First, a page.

AdWords

From Wikipedia, the free encyclopedia
  (Redirected from Google AdWords)
Jump to: navigation, search
Google AdWords
Adwords logo.png
Developer(s) Google
Initial release October 23, 2000 (2000-10-23)[1]
Type Online advertising
Website adwords.google.com

Google AdWords is an online advertising service that places advertising copy at the top, bottom, or beside, the list of search results Google displays for a particular search query. The choice and placement of the ads is based in part on a proprietary determination of the relevance of the search query to the advertising copy. AdWords has evolved into Google's main source of revenue. Google's total advertising revenues were USD $42.5 billion in 2012.[2] AdWords offers pay-per-click (PPC), that is, cost-per-click (CPC) advertising, cost-per-thousand-impressions or cost per mille (CPM) advertising, site-targeted advertising for text, banner, and rich-media ads, and remarketing. The AdWords program includes local, national, and international distribution. Google's text advertisements are short, consisting of one headline of 25 characters, two additional text lines of 35 characters each, and a display URL of 35 characters. Image ads can be one of several different Interactive Advertising Bureau (IAB) standard sizes.

Sales and support for Google's AdWords division in the United States is based in Mountain View, California, with major secondary offices in Ann Arbor, Michigan[3] and New York. The third-largest US facility is in Mountain View, California, headquarters.[4] Engineering for Google AdWords is based in Mountain View, California.

Google has an active official public help and support community maintained and frequented by highly experienced Adwords users (referred to as "Top Contributors") and Google employees.[5]

AdWords speciality and characteristics[edit]

IP address exclusion
In addition to controlling ad placements through location and language targeting, placements can be refined with Internet Protocol (IP) address exclusion. This feature enables advertisers to exclude specified IP address ranges where they don't want their ads to appear.
Up to 500 IP addresses, or ranges of addresses, can be excluded per campaign. All ads in the campaign are prevented from showing for users with the IP addresses specified.
Location-based exclusion is also offered as a method of narrowing targeted users.[6]

AdWords Express[edit]

Google Adwords Express is a feature aimed at small businesses that reduces the difficulty of managing an ad campaign by automatically managing keywords and ad placement.[7] AdWords Express was previously known as Google Boost.[8]

AdWords Express also supports small business that don't have a website, allowing them to direct customers to their place page.[9]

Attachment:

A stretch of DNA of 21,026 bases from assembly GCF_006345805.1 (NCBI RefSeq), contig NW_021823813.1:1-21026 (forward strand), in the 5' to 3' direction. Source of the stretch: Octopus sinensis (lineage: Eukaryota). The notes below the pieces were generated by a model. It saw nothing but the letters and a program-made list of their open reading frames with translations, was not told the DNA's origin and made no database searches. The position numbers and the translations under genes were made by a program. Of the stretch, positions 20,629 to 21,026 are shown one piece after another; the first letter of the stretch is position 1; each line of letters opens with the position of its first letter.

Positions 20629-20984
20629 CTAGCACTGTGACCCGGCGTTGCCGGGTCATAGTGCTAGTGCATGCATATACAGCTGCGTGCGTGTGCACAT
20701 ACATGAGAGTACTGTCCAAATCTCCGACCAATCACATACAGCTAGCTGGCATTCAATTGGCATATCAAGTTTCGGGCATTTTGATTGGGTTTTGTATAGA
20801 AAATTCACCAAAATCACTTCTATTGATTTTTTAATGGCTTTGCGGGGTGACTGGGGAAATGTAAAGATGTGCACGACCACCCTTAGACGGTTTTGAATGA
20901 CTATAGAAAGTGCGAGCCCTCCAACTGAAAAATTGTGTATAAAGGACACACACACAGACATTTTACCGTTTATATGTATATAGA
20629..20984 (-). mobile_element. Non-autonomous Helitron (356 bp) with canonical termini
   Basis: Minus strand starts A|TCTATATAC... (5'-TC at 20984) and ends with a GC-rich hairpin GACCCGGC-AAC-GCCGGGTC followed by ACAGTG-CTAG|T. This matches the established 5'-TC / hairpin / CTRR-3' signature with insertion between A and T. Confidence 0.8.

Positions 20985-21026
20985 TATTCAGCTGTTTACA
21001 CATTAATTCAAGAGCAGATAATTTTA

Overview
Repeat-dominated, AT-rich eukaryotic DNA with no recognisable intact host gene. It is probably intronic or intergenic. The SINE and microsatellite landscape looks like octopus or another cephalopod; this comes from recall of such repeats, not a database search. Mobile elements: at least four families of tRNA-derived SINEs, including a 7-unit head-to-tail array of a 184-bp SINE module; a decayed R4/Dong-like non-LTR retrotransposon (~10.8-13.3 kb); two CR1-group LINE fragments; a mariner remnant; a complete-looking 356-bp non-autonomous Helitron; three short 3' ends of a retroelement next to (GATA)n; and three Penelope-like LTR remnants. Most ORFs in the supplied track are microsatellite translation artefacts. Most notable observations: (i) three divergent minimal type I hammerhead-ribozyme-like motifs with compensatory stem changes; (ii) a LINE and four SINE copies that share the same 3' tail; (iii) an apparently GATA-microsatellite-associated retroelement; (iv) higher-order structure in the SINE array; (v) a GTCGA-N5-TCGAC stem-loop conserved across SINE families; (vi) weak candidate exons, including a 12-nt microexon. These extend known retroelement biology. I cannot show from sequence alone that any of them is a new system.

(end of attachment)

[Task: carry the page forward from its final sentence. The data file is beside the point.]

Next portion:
Placement-targeted advertisements (formerly Site-Targeted Advertisements)[edit]

In 2003 Google introduced site-targeted advertising. Using the AdWords control panel, advertisers can enter keywords, domain names, topics, and demographic targeting preferences, and Google places the ads on what they see as relevant sites within their content network. If domain names are targeted, Google also provides a list of related sites for placement. Advertisers bid on a cost-per-impression (CPI) or cost-per-click (CPC) basis for site targeting.[10]

With placement targeting, it is possible for an ad to take up the entire ad block rather than have the ad block split into 2 to 4 ads, resulting in higher visibility for the advertiser.

The minimum cost-per-thousand impressions bid for placement-targeted campaigns is 25 cents.There is no minimum CPC bid, however.

Remarketing[edit]

Remarketing is an AdWords feature that allows you to show ads to those that have already been to your website. To start using remarketing, add the remarketing tag (a small snippet of code that you get from AdWords) across all pages on your site. Many sites have a single footer for all pages where you can place your remarketing tag for use throughout your site. Once you've added the remarketing tag to your site, you can create remarketing lists for any of your webpages. For example, you could create a remarketing list for visitors to your most popular product category. The remarketing tag tells AdWords to save visitor from that page of your website to your "Popular category list." You can then create a new campaign that targets this list of previous visitors. The AdWords Team at Google has a Google Hangout on how to set it up here.